The question of infant immunisation is once again a seriously hot topic.
As first the Pfizer-BioNTech, then the Oxford Astra/Zeneca and thirdly the Moderna vaccine were approved and rolled out at super high speed in the last few months; debate has inevitably ensued about their safety.
Parents of young ones may be particularly apprehensive of the vaccine, weighing up the chance of Covid infection against any potential side-effects (whether real or not) of the new jabs.
Its very likely that should the time come for children to be immunised, the family courts will be asked to make orders in cases where a child’s parents cannot agree on whether or not the vaccine should be administered.
Although there aren’t yet any reported cases on the Covid vaccines, a court that recently had to rule on the issue of ‘normal’ infant vaccination schedule, did comment on the forthcoming Coronavirus immunisation. In the case of M v H (private law vaccination)  EWFC 93 the judge said it is “very difficult now to foresee a case in which a vaccination approved for use in children, including vaccinations against the coronavirus that causes COVID-19, would not be endorsed by the court as being in a child’s best interests, absent a credible development in medical science or peer-reviewed research evidence indicating significant concern for the efficacy and/or safety of the vaccine or a well evidenced medical contraindication specific to the subject child”.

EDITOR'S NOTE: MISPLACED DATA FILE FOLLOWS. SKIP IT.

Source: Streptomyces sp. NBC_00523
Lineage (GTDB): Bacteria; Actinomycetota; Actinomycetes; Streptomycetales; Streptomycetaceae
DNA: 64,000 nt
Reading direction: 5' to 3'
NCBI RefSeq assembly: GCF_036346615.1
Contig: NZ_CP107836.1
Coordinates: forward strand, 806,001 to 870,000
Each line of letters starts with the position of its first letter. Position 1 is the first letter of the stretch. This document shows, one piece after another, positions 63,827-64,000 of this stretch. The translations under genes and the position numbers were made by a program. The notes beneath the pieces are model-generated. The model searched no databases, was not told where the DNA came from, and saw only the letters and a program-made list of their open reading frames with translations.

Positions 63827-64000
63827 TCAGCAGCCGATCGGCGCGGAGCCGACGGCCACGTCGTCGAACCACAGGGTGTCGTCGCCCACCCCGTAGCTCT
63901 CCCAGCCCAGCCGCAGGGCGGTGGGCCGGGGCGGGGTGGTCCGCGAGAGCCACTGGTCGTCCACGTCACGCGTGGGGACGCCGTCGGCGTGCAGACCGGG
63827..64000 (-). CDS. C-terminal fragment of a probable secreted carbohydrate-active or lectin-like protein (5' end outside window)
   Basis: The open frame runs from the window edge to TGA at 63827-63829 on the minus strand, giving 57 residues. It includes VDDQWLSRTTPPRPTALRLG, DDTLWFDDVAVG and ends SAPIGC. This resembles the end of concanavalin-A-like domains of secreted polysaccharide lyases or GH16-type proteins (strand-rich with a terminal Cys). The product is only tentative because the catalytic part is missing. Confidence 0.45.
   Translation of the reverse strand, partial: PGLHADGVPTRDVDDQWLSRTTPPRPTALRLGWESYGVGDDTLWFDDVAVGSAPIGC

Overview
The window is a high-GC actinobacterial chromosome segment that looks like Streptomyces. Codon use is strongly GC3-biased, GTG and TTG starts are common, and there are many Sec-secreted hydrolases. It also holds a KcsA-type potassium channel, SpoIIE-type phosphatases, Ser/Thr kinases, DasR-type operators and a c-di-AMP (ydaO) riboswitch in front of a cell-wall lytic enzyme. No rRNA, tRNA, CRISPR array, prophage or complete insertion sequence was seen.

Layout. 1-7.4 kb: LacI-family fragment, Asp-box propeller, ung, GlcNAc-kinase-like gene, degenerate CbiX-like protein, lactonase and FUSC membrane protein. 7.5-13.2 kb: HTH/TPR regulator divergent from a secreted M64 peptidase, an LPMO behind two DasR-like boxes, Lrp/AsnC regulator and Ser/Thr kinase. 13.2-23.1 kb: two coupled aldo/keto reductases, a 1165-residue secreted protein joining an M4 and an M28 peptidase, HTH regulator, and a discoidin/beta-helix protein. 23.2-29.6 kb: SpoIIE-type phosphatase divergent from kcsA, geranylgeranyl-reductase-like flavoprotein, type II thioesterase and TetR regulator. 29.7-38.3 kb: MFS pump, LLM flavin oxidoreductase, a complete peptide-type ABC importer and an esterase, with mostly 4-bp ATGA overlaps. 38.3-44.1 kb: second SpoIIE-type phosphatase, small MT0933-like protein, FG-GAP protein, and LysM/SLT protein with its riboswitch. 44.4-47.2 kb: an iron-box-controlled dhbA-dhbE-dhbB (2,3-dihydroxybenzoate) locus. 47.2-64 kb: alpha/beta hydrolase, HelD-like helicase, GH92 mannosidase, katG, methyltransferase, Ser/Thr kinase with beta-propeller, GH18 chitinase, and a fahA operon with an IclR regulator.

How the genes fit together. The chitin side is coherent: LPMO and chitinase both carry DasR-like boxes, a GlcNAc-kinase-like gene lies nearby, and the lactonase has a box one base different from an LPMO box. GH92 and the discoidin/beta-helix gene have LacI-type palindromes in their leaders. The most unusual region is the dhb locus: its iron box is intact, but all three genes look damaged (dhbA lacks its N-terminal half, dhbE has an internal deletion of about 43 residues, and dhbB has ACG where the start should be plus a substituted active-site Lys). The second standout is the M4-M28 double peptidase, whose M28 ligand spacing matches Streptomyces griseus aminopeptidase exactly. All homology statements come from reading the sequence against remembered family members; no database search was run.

It remains to be seen how soon and how often the court is going to be asked to make rulings on the issue but I predict that in due course, a number of expert immunologists will be being contacted by parents to give evidence to the family court.
it is very difficult now to foresee a case in which a vaccination approved for use in children, including vaccinations against the coronavirus that causes COVID-19, would not be endorsed by the court as being in a child's best interests